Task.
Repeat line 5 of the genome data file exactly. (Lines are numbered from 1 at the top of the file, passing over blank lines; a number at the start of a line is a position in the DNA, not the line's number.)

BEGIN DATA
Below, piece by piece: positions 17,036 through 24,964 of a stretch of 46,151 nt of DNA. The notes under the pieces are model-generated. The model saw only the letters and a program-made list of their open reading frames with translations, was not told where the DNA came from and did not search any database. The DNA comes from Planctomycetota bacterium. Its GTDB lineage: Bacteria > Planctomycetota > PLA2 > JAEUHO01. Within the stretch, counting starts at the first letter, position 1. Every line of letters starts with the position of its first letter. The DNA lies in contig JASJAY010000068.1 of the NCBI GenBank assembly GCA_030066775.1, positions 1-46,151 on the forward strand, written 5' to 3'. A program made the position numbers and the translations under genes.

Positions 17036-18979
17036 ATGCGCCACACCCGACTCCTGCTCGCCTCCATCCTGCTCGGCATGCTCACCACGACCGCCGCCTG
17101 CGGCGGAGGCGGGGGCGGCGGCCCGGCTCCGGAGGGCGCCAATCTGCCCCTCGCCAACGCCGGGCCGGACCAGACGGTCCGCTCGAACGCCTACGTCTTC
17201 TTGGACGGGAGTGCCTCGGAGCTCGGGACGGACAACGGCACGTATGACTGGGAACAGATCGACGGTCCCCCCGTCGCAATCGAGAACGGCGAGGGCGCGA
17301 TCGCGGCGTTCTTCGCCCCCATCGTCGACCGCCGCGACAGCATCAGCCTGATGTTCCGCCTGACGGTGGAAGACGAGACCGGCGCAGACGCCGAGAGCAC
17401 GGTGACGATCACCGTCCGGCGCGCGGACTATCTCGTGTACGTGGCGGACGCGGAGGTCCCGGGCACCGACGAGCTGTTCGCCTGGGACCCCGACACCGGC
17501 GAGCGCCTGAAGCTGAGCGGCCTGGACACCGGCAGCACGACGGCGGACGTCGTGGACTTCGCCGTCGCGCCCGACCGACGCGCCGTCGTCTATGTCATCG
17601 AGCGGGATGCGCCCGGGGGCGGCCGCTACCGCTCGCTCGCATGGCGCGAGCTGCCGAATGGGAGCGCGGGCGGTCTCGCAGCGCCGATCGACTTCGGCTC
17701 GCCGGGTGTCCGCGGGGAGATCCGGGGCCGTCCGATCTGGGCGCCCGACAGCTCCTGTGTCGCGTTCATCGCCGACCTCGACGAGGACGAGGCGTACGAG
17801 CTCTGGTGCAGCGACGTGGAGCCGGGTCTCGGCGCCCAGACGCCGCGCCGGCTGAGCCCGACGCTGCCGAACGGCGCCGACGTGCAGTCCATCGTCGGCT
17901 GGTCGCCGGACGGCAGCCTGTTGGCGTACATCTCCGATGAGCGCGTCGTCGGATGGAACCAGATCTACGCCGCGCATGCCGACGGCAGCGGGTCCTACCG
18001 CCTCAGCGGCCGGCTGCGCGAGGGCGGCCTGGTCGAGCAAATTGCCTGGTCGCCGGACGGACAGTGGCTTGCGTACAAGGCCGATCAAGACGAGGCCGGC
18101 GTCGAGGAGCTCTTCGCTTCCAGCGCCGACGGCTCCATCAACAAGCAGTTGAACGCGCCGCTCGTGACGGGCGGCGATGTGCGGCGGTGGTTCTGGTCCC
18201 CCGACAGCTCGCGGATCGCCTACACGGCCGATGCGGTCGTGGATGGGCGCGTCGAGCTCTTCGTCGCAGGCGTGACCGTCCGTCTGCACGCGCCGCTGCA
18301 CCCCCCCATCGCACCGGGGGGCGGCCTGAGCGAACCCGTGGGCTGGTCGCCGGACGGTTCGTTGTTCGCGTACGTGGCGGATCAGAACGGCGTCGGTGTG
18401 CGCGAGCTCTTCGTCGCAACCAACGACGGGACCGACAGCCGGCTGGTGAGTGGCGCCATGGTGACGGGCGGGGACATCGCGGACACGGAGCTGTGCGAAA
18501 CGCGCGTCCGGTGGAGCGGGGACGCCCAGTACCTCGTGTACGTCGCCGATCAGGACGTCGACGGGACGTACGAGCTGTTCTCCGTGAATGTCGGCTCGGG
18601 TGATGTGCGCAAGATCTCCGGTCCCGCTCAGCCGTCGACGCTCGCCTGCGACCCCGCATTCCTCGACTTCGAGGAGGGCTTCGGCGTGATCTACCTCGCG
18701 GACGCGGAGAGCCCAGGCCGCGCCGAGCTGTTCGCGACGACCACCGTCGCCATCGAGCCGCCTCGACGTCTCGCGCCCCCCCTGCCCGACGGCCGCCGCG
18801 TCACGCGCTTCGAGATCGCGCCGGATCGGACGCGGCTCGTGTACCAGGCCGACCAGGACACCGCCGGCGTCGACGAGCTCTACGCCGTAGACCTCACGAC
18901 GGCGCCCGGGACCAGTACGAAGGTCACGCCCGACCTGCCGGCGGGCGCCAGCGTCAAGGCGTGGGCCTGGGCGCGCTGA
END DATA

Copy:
17201 TTGGACGGGAGTGCCTCGGAGCTCGGGACGGACAACGGCACGTATGACTGGGAACAGATCGACGGTCCCCCCGTCGCAATCGAGAACGGCGAGGGCGCGA